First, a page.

direction, the blue flashing light bouncing harshly off their hulls.
The creature in the bag seemed to redouble its efforts to escape. Rhian
winced as a few well-timed kicks caused the struggling to subside a little. She
winced again as another guard put in an extra couple of kicks for good measure.
The creature inside the bag tried to roll itself into a ball to protect itself from
the onslaught. Rhian felt an old swell of injustice rising up in her chest. This
was the kind of thing that, when she saw it on the cinevid news at University,
had her reaching for the dyspepsia pills, the placard paint, and the number for
Amnesty Intergalactic.
Now she felt so powerless.
Within a matter of seconds, the bag had been dragged inside the prison, the
guards following it in. The doors slammed shut and the sentinels whooshed
back to their turrets. The transporter lifted into the air, its back door clanging
shut with eerie finality.
Rhian turned from the prison block and hugged herself all the tighter.
Rhian Salmond is not the kind of girl who sits back and does nothing.
Rhian felt her eyes swelling, a rough pulsing in her sinuses and a tremble
stutter through her bottom lip.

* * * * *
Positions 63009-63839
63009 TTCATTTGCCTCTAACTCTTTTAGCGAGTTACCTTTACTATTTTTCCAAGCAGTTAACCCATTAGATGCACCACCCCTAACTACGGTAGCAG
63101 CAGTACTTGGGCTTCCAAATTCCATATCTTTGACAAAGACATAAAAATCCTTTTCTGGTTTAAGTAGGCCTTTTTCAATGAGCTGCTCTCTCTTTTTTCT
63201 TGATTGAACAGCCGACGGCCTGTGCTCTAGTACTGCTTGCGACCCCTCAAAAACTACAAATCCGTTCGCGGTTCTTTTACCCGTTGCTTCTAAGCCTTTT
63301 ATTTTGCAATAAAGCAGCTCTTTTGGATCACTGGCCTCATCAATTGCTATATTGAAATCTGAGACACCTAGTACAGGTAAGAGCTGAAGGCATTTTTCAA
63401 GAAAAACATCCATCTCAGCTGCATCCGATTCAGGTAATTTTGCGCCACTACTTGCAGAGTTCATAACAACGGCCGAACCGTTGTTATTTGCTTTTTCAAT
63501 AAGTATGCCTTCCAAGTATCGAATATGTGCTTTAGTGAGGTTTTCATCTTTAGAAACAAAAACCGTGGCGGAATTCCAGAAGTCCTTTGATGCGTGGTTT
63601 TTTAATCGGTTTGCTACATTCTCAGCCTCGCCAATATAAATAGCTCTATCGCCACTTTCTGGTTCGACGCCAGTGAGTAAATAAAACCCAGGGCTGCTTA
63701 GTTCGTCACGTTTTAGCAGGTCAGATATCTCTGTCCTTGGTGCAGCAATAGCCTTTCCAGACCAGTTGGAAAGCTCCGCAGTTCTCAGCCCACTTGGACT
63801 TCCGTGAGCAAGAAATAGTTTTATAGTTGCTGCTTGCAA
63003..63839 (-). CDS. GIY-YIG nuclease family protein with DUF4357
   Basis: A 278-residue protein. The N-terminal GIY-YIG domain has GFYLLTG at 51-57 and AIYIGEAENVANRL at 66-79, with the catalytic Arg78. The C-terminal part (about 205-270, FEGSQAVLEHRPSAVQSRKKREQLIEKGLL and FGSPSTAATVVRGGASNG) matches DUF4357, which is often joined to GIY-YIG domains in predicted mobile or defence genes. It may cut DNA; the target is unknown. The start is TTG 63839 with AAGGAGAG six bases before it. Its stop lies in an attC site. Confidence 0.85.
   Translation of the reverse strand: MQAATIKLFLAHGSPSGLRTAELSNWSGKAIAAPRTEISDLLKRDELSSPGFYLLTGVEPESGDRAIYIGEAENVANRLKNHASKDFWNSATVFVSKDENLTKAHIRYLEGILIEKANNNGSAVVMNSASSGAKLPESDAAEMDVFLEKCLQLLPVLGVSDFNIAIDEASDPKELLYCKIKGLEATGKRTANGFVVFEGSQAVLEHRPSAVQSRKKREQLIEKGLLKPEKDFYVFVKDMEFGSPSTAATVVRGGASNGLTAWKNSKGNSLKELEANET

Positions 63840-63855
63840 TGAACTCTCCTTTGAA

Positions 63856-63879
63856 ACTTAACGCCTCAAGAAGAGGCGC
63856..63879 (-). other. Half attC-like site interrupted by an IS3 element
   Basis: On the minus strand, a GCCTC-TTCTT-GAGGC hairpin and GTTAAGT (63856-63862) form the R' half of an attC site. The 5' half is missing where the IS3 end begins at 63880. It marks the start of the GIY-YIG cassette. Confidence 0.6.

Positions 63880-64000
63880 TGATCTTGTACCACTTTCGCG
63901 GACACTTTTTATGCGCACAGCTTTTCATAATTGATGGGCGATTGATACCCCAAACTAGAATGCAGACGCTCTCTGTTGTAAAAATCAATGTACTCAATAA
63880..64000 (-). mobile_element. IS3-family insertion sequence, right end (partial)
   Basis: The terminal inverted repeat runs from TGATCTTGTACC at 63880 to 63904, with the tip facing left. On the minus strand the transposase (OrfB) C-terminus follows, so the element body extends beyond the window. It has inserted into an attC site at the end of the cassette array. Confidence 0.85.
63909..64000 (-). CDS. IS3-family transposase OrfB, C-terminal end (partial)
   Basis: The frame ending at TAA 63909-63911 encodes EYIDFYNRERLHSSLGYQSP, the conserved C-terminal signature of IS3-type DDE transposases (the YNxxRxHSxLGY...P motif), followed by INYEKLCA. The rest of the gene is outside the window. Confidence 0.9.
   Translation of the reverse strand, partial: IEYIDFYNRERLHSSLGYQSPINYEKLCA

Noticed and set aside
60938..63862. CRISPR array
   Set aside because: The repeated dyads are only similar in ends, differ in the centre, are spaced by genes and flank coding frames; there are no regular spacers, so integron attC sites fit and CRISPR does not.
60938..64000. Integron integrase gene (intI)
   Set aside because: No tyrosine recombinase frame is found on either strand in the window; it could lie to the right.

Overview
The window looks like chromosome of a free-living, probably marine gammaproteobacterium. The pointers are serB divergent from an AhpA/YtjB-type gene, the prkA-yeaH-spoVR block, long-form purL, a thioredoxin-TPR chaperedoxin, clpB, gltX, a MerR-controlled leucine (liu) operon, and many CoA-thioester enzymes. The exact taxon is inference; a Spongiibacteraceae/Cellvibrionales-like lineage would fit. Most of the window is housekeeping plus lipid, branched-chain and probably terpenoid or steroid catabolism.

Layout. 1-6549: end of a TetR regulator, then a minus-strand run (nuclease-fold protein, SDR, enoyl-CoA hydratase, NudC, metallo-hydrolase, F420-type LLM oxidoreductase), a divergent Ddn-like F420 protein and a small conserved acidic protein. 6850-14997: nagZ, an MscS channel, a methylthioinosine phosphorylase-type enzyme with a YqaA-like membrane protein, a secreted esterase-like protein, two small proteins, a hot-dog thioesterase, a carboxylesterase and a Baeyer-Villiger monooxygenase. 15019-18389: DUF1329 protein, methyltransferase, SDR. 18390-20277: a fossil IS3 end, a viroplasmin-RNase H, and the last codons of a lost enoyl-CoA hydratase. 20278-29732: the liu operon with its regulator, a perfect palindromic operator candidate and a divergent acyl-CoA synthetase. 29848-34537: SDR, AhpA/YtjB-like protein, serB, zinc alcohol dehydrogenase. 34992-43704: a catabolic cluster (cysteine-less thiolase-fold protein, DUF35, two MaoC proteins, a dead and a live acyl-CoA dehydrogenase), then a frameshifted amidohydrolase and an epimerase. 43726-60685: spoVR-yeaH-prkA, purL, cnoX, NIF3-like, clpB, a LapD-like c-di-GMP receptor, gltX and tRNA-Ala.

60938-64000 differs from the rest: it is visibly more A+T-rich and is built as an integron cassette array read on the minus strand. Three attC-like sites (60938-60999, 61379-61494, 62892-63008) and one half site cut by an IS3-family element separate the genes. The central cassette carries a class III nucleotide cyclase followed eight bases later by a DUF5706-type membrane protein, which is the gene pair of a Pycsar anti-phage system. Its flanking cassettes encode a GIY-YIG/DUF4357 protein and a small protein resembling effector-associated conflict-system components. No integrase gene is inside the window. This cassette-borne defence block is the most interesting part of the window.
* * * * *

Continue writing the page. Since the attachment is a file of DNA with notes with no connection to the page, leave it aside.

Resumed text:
It didn’t matter how she tried to disguise it by quantifying the facts.
Even before the first tear trickled down her cheek, Rhian Salmond knew she
was crying. . .
The warders came for them at dusk.
All day they had been in the compound, the hot dry sun baking the tops of
their heads, burning their skin. Rhian felt the uncomfortable tightness across
her shoulders that presaged the start of sunburn. Of course, if she could get


Oatmeal and Water

21

to the medipac back at the hotel, there would be no pain or peeling skin to
look forward to. She shifted her position from one numb buttock to the other,
slightly less numb, buttock and leaned heavily back against the fence. Her
fellow captives had been added to twice as the day had fallen towards night
and now numbered twenty-three. No one was speaking; all seemed lost in
their own private worlds of grief and pain. As she surveyed the sweat-slick
dirty faces, she could only assume that she must look the same. Dirty, tired and
defeated.
Not once during the hot day had anyone arrived to give them water or food.
She had not eaten since morning, when the courthouse Warderbot’s filthy food
nozzle had squeezed a pale paste into her dented platinum bowl. The paste
had been sweet and sour with bits of grit that could have been meat, vegetable
or just grit. Rhian cursed herself for not finishing the meal because now the
hunger that grumbled in her belly was becoming unbearable. Rhian Salmond
was not the kind of girl who went this long without a meal – as her wardrobe
back on Sirius-One-Bee could attest.
Rhian decided that, now her buttocks were both equally numb, it would be
a good time to have a wander around the compound to get the circulation
going. As she got to her feet, the compound floodlights came on, blinding her
momentarily and causing a thudding shock behind her eyes. Rhian rubbed her
eyes with the heels of her hands and waited a few moments for the pain to
subside so she could blink-adjust her sight to cope with the harsh white. As the
blurry compound settled back into dim focus Rhian heard the gates swinging